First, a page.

The only other thing that spikes and depresses trust are major foreign policy events such as the 1st Gulf War and 9/11 (spike up) and the protracted Vietnam and Iraqi wars (trust down.)  How many congressmen are or are not reelected really has no impact on any of this.   Barring a major attack on America any time soon, the only thing that will bring a sustained return to trust will be economic recovery.

The second factor in all of this is the simple fact that, since the late 1960s, getting and staying in the broad middle class has become a progressively more tenuous proposition for an increasing number of people.  The pillars of the middle class have been growing incomes, secure home ownership, access to affordable healthcare and education and the promise of retirement.  All of these have come under growing pressure for the last generation.  This has made the middle class antsy.  Antsy people trust less.

Between the Second World War and the early 1970s the standard of living doubled in a generation.  It now takes 3 generations to replicate the gain.  Most Americans are living much better than in 1960or 1970–but it’s taking longer to see the gains of children over their parents.  Political Scientists call this “relative expectation,” the problem of people expecting improvement faster than government can provide it.  This leads, again, to middle class antsiness—like blue-collar support for George Wallace’s rebellion against “big government liberals.” (Read “government helping the poor and people of color and not blue collar whites who were starting to lose jobs not to affirmative action but to globalization.  Those textile jobs disappearing in the Southern US weren’t going to Watts or Harlem, they were going to Japan and Hong Kong.  Now they’re going to Vietnam and Bangladesh, exportation of low-end Chinese goods being SO early 21st century now.)

During really harsh economic times (like the Great Depression) relative expectation turns into “relative deprivation”—where the middle class, now desperate as it sees itself sliding back towards poverty, wants to find enemies to blame (and supports more radical political movements—aka fascist—that promise to restore the power of the Volk by making government more socially intrusive,  powerful—and authoritarian.) Thus the rise of the Fascists in the 1920s & 1930s.  We haven’t seen economies as bad as the 1930s in western democracies.  With each recession, though, more reactionary political movements form (e.g. the Wallace reaction to civil rights, the Militia movement reaction in the 1990s and even, one dare say, the Zonian reaction of this week, essentially criminalizing  being Hispanic while in the Grand Canyon State).

For most American households the Great Recession is far from over.  Even when it is in two or three years, most American households will probably find their buying power no greater than it was in 2007 which, adjusted for inflation, is not a whole lot better than it was in 1997 or even 1987.  Only this time Americans will not have an easy-credit gravy train to hitch on (those mortgages and credit cards becoming more elusive for the masses) which, in the long run, is a good thing. In the short run it’s going to hurt like hell.  And that means a prolonged visit by two really annoying relatives – Aunt Expectation and Uncle Deprivation.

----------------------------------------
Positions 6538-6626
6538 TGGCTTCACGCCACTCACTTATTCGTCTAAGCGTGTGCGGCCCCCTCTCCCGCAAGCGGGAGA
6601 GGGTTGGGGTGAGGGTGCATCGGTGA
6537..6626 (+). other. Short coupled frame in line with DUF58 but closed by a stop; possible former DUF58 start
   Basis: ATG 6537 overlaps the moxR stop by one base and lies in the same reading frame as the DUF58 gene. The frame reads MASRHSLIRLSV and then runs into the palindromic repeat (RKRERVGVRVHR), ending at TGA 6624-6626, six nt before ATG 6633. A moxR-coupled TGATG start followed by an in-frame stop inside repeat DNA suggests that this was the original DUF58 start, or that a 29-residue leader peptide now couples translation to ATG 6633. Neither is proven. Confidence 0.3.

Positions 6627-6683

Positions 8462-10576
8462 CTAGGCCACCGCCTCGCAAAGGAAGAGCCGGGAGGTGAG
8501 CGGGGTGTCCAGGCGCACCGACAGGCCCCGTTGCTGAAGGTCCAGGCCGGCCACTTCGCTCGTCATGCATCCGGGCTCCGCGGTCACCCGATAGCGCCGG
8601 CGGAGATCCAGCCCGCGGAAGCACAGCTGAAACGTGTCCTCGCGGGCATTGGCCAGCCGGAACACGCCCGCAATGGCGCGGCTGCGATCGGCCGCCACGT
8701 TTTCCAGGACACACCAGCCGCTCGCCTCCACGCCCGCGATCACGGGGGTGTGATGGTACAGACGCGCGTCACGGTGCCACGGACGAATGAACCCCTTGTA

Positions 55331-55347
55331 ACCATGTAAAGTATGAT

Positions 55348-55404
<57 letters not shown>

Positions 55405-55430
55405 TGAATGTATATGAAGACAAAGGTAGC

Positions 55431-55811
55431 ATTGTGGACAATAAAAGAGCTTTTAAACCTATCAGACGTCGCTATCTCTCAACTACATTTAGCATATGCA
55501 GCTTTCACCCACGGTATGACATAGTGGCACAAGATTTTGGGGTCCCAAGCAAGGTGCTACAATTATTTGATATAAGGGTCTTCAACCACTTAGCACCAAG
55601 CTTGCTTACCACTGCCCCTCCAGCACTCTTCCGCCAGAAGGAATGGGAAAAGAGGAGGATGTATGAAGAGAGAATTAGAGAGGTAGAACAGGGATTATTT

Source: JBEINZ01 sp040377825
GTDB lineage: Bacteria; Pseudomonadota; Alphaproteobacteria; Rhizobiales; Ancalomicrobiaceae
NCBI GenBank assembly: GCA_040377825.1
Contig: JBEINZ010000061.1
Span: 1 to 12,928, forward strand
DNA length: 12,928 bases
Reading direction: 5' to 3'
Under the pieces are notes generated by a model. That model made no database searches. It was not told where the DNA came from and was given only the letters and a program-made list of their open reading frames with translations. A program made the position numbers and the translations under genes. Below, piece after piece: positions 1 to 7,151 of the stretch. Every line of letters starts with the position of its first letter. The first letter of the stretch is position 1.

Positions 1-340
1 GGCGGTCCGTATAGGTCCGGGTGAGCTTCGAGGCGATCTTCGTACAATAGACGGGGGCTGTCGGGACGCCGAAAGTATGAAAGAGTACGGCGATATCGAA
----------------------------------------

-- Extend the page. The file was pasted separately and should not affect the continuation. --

So, for all of those who are hoping that a “Throw the Bums” out movement come November will make everything in America right as rain, lot’s of luck with that.  First, the bums rush ain’t gonna happen.  Congressional reelection rates have been averaging 90%-94% plus for several decades.  Even the 1994 Republican Revolution resulted in an incumbent defeat rate of less than 10%.  If, on the off chance, this November produces a changeover in the 10%-20% range (at the extreme – that’s 80 seats) it will hardly constitute a thorough housecleaning.

Second, even if we started over with a 100% new Congress (and imagine the fun with all those newbies on Capitol Hill—the lobbyists will think they’ve died and gone to paradise and their 77 legislative virgins) trust in government will not, Q.E.D., return.   Until the economy goes back up (meaning unemployment goes down and household economic security as measured by buying power and  mortgage viability goes up) trust stays low.  And until the middle class economic miracle of the 1940s-1950s get’s replicated again, trust never returns to the glory days of yesteryear.

Meanwhile, for those Progressives and Liberals hoping that things will tilt their way once the unpleasantness of the 2010 midterm is behind them, lot’s of luck with that, too.  The economic downturns of the 1970s & 1980s turned America from a center-left New Deal society to a Center-Right Reagan Revolution land.  Baring a quick turn around in the economy—or, worse, a further downturn—America becomes a plain old right society.   Which should give the GOP another grand decade or two of prominence before shifting demographics undercuts it.

Most pundits have fretted about the American left becoming like the European left.  They should be equally concerned if the decline in trust and middle class economic insecurity results in the American left becoming more like the European right.